Whitinsville breaks ground for new Armenian Heritage Monument

Pictured from left to right State Rep. David K. Muradian, Jr., Timothy Wickstrom, Board chair of UniBank, Michael Welch, CEO of UniBank, Jim Tusino, Guaranteed Builders Inc., Charles Ampagoomian, Jr., Northbridge Board of Selectmen member, Russell Collins, Northbridge Board of Selectmen chair, His Eminence Archbishop Anoushavan Tanielian, Rev. Fr. Aram Stepanian and Rev. Fr. Mikael Der Kosrofian (Photo: Danold Ampagoomian)

WHITINSVILLE, Mass.—Like many things, the Armenian Heritage Monument in Whitinsville started as a single thought: how great it would be to come together every Memorial Day to remember, honor and pray for the souls of the immigrants who survived the Armenian Genocide of 1915 and were welcomed to Whitinsville to build new lives.  

They suffered, they sacrificed and they survived making today possible for Armenian Americans who now enjoy life, liberty and the pursuit of happiness in this great state and country we all call home. Many worked in the Whitin Machine Works and were an integral part of the labor pool, helping to build the local economy.

The groundbreaking ceremony for the Armenian Heritage Monument was held on Tuesday, April 18 at Pine Grove Cemetery in Whitinsville. Highlighting the event was the site blessing by His Eminence Archbishop Anoushavan Tanielian, Prelate of the Eastern Prelacy of US, joined by Rev. Fr. Mikael Der Kosrofian and Rev. Fr. Aram Stepanian of Soorp Asdvadzadzin Armenian Apostolic Church.

Rev. Fr. Aram Stepanian, His Eminence Archbishop Anoushavan Tanielian and Rev. Fr. Mikael Der Kosrofian during the site blessing for the monument (Photo: Danold Ampagoomian)

“We are blessed for having a shared vision with community supporters and leaders for this monument to be erected in a special place where the majority of Armenians from Whitinsville have been laid to rest,” stated Rev. Fr. Der Kosrofian.

This monument will consist of a khachkar (stone cross) from Armenia which will be placed in the center and embraced by three pillars. These pillars represent the Holy Trinity, and on each will be engraved the forget-me-not flower, expressing the theme of eternal remembrance. The base of each pillar will be rough cut to represent the hardships and suffering of our survivors. As the pillars ascend, the roughness will transform into a smooth finish, symbolizing the life we enjoy today.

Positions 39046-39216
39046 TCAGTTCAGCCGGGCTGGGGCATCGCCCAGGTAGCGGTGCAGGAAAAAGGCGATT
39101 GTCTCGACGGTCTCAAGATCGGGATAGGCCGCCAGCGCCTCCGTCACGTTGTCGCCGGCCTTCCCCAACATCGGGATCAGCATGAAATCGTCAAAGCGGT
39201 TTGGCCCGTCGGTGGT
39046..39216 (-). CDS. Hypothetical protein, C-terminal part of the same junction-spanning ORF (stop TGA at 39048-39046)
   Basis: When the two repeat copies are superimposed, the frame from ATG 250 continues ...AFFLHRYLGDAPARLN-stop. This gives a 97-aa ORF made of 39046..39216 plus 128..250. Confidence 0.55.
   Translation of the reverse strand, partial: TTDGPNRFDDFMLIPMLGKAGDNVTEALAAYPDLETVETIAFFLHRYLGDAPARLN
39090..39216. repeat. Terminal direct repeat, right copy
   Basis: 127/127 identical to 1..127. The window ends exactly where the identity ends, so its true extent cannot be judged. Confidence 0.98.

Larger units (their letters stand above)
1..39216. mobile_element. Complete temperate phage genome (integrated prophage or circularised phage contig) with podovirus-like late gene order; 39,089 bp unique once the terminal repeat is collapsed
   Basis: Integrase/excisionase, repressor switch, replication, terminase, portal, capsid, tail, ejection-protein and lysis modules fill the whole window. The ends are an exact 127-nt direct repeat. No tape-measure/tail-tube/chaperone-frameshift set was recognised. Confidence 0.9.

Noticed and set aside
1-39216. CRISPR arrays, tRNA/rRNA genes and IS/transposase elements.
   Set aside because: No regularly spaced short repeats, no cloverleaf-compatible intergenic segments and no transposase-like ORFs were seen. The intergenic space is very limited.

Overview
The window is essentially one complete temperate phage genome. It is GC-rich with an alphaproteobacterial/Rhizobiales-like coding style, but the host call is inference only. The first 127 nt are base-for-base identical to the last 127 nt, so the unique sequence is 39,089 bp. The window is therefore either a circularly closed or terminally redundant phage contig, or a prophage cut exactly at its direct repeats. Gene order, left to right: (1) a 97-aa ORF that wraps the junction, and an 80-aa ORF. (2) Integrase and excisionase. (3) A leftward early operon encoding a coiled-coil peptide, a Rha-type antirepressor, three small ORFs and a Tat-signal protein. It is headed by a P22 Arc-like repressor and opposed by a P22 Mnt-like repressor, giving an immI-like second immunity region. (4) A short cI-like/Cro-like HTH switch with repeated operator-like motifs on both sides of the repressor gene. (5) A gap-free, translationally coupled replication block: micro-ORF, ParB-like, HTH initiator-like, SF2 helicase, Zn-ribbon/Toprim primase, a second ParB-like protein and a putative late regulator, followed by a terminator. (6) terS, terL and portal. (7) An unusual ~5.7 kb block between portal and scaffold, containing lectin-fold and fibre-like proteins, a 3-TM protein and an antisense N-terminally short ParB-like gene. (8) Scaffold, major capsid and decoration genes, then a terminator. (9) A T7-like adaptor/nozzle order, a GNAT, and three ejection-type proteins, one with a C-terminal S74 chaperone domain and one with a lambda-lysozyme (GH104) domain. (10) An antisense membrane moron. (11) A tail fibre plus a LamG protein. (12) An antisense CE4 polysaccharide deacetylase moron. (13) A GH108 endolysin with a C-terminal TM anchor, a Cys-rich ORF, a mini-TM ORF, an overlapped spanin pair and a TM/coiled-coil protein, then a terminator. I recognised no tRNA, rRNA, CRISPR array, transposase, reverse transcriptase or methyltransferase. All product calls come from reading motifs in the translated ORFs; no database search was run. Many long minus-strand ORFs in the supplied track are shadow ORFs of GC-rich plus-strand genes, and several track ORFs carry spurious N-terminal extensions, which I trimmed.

Distinguished members of the community State Rep. David K. Muradian (9th Worcester District), UniBank CEO Michael Welch and Board chair Timothy Wickstrom, Northbridge Board of Selectmen chair Russell Collins and member Charles Ampagoomian, Jr., and Jim Tusino of Guaranteed Builders, Inc. were also in attendance.

Monument watercolor rendering by Yeva Der Kosrofian
Victoria Atamian Waterman

Victoria Atamian Waterman

Victoria Atamian Waterman is a writer born in Rhode Island. Growing up in an immigrant, bilingual, multi-generational home with survivors of the Armenian Genocide has shaped the storyteller she has become. She is a trustee of Soorp Asdvadzadzin Armenian Apostolic Church and chair of the Armenian Heritage Monument in Whitinsville, MA. She is the author of "Who She Left Behind."
Victoria Atamian Waterman

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1 Comment

  1. I am a first-generation Armenian/American born in Whitinsville to survivors of the Armenian Genocide. My father, Mooshek Ovian, my grandmother, Anna Ovian, and many other family members, also survivors, are buried in Pine Grove Cemetery. My dad started working at Whitin Machine Works as a tool maker after graduating from the eighth grade at the age of fourteen and worked there until he retired at the age of 65. I grew up hearing firsthand about the atrocities perpetrated by the Ottoman Turks…something I will never forget. I look forward to visiting this sacred monument every Memorial Day. Thank you to all who had a part in its creation.

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